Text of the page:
Solution:

Given A coin is tossed 3 times and the outcomes are recorded

The possible outcomes after a coin toss are head and tail.

The number of possible outcomes at each coin toss is 2.

The total number of possible outcomes after 3 times = 2 × 2 × 2 = 8.

Question 6. Given 5 flags of different colours, how many different signals can be generated if each signal requires the use of 2 flags, one below the other?

Solution:

Given 5 flags of different colours

We know the signal requires 2 flags.

The number of flags possible for upper flag is 5.

Now as one of the flag is taken, the number of flags remaining for lower flag in the signal is 4.

The number of ways in which signal can be given = 5 × 4 = 20.

Question 7. Evaluate
(i) 8!

(ii) 4! – 3!

Solution:

(i) Consider 8!

We know that 8! = 8 × 7 × 6 × 5 × 4 × 3 × 2 × 1

= 40320

(ii) Consider 4!-3!

4!-3! = (4 × 3!) – 3!

Above equation can be written as

= 3! (4-1)

= 3 × 2 × 1 × 3

= 18

2. Is 3! + 4! = 7!?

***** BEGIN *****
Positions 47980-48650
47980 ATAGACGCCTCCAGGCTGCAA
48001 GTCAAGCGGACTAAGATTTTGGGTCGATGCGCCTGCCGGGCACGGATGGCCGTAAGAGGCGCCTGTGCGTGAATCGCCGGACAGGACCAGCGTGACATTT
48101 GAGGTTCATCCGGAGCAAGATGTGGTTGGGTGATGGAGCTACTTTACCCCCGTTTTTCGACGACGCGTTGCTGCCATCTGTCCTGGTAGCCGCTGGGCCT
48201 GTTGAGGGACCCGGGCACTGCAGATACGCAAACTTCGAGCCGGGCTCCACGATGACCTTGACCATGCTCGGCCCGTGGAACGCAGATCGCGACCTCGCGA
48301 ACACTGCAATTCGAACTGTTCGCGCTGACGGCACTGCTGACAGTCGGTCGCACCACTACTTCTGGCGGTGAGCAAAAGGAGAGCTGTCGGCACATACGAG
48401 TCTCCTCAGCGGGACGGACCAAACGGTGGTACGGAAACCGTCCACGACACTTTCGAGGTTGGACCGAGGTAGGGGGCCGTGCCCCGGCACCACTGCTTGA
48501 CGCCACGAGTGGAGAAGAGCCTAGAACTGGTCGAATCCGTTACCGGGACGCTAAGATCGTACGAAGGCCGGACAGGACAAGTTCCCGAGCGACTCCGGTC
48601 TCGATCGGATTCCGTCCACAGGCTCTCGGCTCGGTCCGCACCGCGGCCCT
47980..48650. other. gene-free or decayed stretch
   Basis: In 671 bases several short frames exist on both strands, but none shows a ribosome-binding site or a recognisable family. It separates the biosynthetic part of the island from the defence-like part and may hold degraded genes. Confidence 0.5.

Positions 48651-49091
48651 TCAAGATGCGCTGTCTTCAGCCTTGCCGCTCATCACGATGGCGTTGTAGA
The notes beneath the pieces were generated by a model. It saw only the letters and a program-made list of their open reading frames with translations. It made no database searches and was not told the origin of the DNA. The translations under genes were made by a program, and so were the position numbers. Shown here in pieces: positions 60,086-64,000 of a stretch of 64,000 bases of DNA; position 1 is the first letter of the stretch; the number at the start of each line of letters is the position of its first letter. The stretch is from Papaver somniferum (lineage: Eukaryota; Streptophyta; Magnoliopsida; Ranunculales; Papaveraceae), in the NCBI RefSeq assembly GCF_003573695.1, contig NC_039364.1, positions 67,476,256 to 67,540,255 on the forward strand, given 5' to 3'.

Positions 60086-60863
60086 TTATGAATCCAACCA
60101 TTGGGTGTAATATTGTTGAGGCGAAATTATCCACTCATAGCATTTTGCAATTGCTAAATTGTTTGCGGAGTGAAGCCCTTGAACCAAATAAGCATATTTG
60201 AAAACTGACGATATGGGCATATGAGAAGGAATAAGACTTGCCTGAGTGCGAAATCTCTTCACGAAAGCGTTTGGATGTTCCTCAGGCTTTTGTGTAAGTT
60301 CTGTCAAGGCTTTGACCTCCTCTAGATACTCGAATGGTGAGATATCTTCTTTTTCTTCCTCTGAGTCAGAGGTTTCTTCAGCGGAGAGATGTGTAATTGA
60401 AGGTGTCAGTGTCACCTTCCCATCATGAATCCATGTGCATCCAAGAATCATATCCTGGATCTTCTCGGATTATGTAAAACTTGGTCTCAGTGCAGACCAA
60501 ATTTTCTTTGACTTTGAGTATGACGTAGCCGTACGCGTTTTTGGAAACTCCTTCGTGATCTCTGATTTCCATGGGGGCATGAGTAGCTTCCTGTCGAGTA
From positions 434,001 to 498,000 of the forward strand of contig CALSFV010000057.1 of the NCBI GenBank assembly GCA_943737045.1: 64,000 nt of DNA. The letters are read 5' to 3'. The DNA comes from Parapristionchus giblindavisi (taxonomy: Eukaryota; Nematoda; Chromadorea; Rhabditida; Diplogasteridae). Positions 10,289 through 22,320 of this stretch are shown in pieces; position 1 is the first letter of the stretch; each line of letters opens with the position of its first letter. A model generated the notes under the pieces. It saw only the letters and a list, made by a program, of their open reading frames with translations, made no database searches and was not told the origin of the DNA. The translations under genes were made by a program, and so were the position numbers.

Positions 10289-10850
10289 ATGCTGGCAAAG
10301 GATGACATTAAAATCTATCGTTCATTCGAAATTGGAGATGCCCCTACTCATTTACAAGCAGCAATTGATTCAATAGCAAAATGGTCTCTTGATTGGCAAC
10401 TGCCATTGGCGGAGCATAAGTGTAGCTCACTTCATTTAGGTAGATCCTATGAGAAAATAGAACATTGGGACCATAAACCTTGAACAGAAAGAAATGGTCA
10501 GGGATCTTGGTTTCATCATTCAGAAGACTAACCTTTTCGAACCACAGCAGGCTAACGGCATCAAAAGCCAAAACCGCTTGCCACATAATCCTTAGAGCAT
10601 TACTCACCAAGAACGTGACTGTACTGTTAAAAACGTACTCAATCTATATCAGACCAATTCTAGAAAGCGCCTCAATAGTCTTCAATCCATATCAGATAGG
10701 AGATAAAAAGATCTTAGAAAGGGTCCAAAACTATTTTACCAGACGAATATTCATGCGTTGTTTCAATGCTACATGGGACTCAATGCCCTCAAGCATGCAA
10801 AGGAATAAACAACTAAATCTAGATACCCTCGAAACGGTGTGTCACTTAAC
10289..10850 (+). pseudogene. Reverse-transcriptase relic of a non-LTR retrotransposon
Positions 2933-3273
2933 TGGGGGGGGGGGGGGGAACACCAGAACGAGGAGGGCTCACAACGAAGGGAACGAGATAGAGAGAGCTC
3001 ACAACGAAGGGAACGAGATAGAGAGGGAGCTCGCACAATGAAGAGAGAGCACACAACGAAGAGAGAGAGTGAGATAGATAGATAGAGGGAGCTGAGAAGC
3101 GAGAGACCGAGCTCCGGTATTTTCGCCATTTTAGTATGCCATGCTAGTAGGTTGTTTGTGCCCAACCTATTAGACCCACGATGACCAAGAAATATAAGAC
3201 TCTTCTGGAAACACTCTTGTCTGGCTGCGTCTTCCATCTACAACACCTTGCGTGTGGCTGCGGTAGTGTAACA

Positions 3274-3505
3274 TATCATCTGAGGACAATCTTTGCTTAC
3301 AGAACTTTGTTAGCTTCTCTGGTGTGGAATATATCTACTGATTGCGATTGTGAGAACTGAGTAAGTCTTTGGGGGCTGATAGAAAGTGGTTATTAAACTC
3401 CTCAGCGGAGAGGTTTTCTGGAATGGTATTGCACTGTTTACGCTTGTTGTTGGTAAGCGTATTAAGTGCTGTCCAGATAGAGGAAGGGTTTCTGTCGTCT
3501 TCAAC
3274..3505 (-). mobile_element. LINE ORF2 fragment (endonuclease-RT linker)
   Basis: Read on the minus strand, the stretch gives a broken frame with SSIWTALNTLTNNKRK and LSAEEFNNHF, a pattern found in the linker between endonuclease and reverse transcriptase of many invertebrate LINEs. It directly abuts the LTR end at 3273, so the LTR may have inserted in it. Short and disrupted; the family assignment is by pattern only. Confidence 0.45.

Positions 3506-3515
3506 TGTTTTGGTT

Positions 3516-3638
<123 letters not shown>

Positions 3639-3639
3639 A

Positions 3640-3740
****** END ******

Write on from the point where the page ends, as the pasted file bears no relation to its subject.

Solution:

Consider LHS 3! + 4!

Computing left hand side, we get

3! + 4! = (3 × 2 × 1) + (4 × 3 × 2 × 1)

= 6 + 24

= 30

Again consider RHS and computing we get

7! = 7 × 6 × 5 × 4 × 3 × 2 × 1 = 5040

Therefore LHS ≠ RHS

Therefore 3! + 4! ≠ 7!

Permutations:

A permutation is an arrangement in a definite order of a number of objects taken some or all at a time.

Permutations when all the objects are distinct:

Theorem 1: The number of permutations of n different objects taken r at a time,

where 0 < r n and the objects do not repeat is n ( n – 1) ( n – 2). . .( n r + 1),

which is denoted by nPr.

Proof There will be as many permutations as there are ways of filling in r vacant places

the n objects. The first place can be filled in n ways; following which, the second placecan be filled in (n – 1) ways, following which the third place can be filled in (n – 2)ways,..., the rth place can be filled in (n – (r – 1)) ways. Therefore, the number of ways of filling in r vacant places in succession is n(n – 1) (n – 2) . . . (n – (r – 1)) or n ( n – 1) (n – 2) ... (n r + 1)

= [n ( n – 1) (n – 2) ... (n r + 1)(n-r)! ] / (n-r)!  = npr = p(n,r)

npr =n!n-r! , where 0 < r n

npn =n!n!=1

np0 =n!0! =n!

Theorem 2 : The number of permutations of n different objects taken r at a time,